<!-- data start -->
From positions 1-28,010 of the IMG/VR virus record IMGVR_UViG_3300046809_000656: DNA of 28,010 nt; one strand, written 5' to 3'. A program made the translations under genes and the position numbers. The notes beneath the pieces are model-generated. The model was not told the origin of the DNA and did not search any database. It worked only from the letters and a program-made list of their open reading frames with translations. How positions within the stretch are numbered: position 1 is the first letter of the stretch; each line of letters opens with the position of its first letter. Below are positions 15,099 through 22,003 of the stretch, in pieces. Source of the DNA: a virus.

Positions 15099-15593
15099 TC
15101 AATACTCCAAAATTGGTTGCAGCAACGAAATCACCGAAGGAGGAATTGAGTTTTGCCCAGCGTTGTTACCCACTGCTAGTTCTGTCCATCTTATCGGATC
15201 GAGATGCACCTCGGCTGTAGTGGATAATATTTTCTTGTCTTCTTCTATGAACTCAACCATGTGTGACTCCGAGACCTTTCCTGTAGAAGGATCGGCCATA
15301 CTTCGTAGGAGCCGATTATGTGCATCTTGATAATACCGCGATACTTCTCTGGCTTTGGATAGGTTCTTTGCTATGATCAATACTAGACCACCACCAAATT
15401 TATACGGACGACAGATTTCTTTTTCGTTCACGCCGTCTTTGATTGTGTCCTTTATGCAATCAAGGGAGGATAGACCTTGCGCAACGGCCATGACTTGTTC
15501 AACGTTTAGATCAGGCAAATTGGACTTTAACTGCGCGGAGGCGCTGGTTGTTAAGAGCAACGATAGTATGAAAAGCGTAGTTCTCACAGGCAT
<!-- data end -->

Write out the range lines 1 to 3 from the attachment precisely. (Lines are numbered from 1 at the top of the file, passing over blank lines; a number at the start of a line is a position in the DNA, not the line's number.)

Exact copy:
From positions 1-28,010 of the IMG/VR virus record IMGVR_UViG_3300046809_000656: DNA of 28,010 nt; one strand, written 5' to 3'. A program made the translations under genes and the position numbers. The notes beneath the pieces are model-generated. The model was not told the origin of the DNA and did not search any database. It worked only from the letters and a program-made list of their open reading frames with translations. How positions within the stretch are numbered: position 1 is the first letter of the stretch; each line of letters opens with the position of its first letter. Below are positions 15,099 through 22,003 of the stretch, in pieces. Source of the DNA: a virus.

Positions 15099-15593
15099 TC